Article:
Thurman Lee Munson is the only player in New York Yankee history to win both Rookie of the Year and Most Valuable Player awards.
Munson was a member of the Yankees for 11 years and was one of the greatest catchers of the 1970s. A natural leader, the gritty Munson was the Yanks’ first named captain since the great Lou Gehrig. He joined the Yankees in 1968 and became their starting catcher one year later. A seven-time All-Star and winner of three Gold Gloves, Munson was considered the heart and soul of the Bronx Bombers, restoring Yankee glory in leading them to three straight World Series appearances and back-to-back world championships. Long-time Yankee manager Billy Martin said, “Thurman was one of the things you could always count on.” Former Yankees owner George Steinbrenner—“The Boss”– called Munson, “Indispensable and irreplaceable.”
Born June 7, 1946, in Akron, Ohio, Thurman was the youngest of Darrell and Ruth Munson’s four children. His father was a World War II veteran and truck driver, while his mother was a homemaker. The family moved to Canton—home of Dan Dierdorf [Daily Dose, 6/29/16] and the Pro Football Hall of Fame—in 1954 and Thurman learned to play baseball with his brother and his friends, who were four years older. He captained the football, baseball and basketball teams at Lehman High School, where he played halfback, shortstop, and guard, respectively. As a senior, he moved to catcher on the baseball team and was named All-City and All-State in all three sports. Munson attended Kent State University, alma mater of Jack Lambert [Daily Dose, 7/8/16] and Gene Steratore [Daily Dose, 11/22/16], where his battery mate was Steve Stone, winner of the 1980 Cy Young Award. Munson starred for the Golden Flashes, hitting .391 [still a school record] with 11 career triples.
The Cape Cod Summer League is a showcase for college players. Matt Harvey, Buster Posey, and Jacoby Ellsbury have all played there. In 2014, 265 Cape Cod alumni played on major league rosters. In 1967, Thurman Munson led the Chatam A’s to their first CCSL title while hitting a whopping .420. The Thurman Munson Batting Award is given annually to the Cape Cod league batting champion.
The New York Yankees selected Munson with the fourth overall pick of the 1968 amateur draft, one spot ahead of Bobby Valentine. After spending the 1968 season with Double A Binghamton and starting the 1969 campaign with Triple A Syracuse, “Tugboat” made his big league debut with the Yankees August 9, 1969. He collected 22 hits in 26 games and became New York’s starting catcher. The following season, he hit .302 to win AL Rookie of the Year honors in a landslide. Munson was named to his first All-Star team in 1971, when future teammate Reggie Jackson famously hit a monstrous home run off a light tower atop the roof at Detroit’s Tiger Stadium. It was the first of Muson’s seven Midsummer Classic appearances. In 1976, after hitting .302 and driving in 105 runs, Munson was named AL MVP. More importantly, he led the Pinstripers to their first World Series since 1964, only to be swept by Cincinnati’s “Big Red Machine” [Daily Dose, 9/23/16]. New York returned to the Series the following year, where they beat the Los Angeles Dodgers to win the 21st world championship in franchise history. In 1978, the Yanks beat the Dodgers again, claiming their first back-to-back titles since 1961 and ’62.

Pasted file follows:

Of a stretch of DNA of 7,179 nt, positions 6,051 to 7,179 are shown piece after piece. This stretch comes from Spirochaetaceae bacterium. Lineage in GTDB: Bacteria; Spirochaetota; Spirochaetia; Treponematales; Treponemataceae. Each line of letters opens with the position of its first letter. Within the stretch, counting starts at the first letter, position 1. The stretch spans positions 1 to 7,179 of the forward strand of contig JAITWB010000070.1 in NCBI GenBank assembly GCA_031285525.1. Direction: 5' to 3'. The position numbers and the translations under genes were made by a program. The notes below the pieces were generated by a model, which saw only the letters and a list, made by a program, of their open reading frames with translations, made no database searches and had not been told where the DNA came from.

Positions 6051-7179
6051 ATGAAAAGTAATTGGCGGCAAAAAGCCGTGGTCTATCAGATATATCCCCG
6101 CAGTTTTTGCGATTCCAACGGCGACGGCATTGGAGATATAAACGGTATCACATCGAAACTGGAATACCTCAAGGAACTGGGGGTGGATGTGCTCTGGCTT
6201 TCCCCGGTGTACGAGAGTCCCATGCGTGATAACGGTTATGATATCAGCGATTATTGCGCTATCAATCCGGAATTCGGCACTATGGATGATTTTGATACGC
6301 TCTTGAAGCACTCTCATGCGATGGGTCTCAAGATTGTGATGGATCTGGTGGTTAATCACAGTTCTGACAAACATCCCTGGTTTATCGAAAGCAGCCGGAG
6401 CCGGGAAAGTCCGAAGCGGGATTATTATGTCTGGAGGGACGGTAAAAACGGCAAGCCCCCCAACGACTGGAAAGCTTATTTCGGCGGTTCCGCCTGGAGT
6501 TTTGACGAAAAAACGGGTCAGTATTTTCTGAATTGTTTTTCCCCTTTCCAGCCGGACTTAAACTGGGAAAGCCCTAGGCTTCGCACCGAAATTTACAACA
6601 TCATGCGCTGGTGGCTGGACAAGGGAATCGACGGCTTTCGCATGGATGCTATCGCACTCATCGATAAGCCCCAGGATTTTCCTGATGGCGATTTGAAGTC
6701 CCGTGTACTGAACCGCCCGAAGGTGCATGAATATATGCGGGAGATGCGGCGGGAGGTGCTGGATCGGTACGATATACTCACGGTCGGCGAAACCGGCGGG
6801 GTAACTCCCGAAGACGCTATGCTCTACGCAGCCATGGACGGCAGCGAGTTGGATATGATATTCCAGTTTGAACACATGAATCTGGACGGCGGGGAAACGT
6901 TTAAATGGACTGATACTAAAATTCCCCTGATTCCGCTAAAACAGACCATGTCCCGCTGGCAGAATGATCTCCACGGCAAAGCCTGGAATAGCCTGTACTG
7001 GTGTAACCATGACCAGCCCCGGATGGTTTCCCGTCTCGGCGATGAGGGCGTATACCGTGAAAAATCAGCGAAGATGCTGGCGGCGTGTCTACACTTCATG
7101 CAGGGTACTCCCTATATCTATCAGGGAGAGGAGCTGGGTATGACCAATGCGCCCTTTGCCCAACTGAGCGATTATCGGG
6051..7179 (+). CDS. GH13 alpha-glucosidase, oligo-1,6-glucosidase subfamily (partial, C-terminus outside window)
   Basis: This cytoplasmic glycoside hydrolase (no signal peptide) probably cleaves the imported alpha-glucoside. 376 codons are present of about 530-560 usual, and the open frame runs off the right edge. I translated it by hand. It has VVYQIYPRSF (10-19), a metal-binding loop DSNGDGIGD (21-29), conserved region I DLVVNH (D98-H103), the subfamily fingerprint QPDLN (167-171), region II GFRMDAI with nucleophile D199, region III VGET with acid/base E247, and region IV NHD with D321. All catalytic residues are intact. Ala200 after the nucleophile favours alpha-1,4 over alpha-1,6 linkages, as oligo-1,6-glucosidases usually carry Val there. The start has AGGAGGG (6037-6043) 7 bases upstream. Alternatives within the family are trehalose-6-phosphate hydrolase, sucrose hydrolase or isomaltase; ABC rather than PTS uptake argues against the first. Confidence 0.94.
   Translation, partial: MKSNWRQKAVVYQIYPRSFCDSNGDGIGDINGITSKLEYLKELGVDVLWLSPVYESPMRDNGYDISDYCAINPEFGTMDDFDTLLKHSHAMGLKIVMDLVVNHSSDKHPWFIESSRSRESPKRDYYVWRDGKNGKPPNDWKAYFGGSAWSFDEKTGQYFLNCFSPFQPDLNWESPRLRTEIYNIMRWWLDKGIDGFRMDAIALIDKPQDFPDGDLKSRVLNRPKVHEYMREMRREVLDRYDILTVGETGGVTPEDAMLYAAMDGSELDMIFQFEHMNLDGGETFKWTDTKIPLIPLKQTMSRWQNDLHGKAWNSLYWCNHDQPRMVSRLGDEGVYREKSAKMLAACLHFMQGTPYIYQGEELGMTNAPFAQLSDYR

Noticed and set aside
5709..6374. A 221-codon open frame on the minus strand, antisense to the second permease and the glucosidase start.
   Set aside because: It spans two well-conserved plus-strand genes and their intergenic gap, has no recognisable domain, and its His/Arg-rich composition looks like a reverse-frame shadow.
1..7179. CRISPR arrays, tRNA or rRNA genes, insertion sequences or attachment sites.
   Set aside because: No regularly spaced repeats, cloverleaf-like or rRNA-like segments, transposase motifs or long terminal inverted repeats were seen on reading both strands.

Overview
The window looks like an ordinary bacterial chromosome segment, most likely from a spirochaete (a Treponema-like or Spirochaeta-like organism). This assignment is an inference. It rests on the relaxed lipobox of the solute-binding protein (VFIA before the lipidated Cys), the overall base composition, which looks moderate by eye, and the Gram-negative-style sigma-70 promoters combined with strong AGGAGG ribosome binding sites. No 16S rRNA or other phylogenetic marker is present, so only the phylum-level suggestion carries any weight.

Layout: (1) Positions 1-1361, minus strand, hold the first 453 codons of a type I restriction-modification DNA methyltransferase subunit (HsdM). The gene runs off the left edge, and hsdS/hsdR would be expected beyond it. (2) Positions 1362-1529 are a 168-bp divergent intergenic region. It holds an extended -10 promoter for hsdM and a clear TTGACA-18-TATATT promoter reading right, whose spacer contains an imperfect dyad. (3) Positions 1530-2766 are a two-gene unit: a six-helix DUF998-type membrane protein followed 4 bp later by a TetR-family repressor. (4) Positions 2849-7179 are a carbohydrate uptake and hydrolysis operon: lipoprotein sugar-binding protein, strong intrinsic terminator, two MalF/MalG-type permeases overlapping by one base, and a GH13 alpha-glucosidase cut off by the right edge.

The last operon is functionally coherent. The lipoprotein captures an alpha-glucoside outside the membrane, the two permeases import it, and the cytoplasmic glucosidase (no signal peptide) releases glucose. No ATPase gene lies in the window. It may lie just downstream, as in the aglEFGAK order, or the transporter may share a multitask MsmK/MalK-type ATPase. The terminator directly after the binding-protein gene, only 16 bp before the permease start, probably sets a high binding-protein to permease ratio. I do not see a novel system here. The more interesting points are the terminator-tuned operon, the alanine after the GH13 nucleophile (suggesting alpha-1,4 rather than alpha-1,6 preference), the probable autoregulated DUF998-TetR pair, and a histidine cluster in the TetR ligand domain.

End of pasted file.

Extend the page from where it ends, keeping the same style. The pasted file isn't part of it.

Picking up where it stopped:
On August 1, 1979, the Yankees were in fourth place—14 games behind the Baltimore Orioles—after beating the White Sox, 9-1, at Comiskey Park in Chicago. With no scheduled game for the following day, Munson—who was an avid pilot—decided to fly home to Canton to see his family after the game. Less than a month earlier, he had purchased a Cessna Citation that was emblazoned with “N15NY” as its’ tail number. The Yankee captain had been taking flying lessons for just over a year and the Cessna was his fourth plane. On Thursday, August 2, Munson was practicing takeoffs and landings at the Akron-Canton Regional Airport when his jet clipped a tree and fell short of the runway before bursting into flames. Munson suffered a broken neck and died of asphyxiation, his career cut tragically short at 32.
The day after his death, the Yankees played the first of a four game set against the Orioles in the Bronx. In a pregame ceremony, the starters all took their positions, save for the catcher’s box, which remained empty. Following a prayer, moment of silence and “America, the Beautiful,” the crowd burst into an eight-minute standing ovation. Jerry Narron, the man who would replace Munson behind the plate that night, did not take the field until Yankee Stadium PA announcer Bob Sheppard [Daily Dose, 10/20/16] said, “And now it is time to play ball. Thank you, ladies and gentlemen, for your cooperation.”
One of baseball’s most endearing traditions is the New York Yankees Old Timer’s Game. Unfortunately, Thurman Munson never got to be a Yankee Old Timer. He played his final game nearly 11 years to the date after his Yankee debut. New York retired his Number 15 and in September 1980 his plaque was dedicated in Yankee Stadium’s Monument Park. “The Walrus’” locker at Yankee Stadium remained empty until the venue closed in 2008. Today, a replica of his locker is on display at the Baseball Hall of Fame in Cooperstown.
On this date in 1970, 23-year-old Thurman Munson was named American League Rookie of the Year. He received 23 of 24 first place votes to beat out Roy Foster of the Cleveland Indians, who received one vote.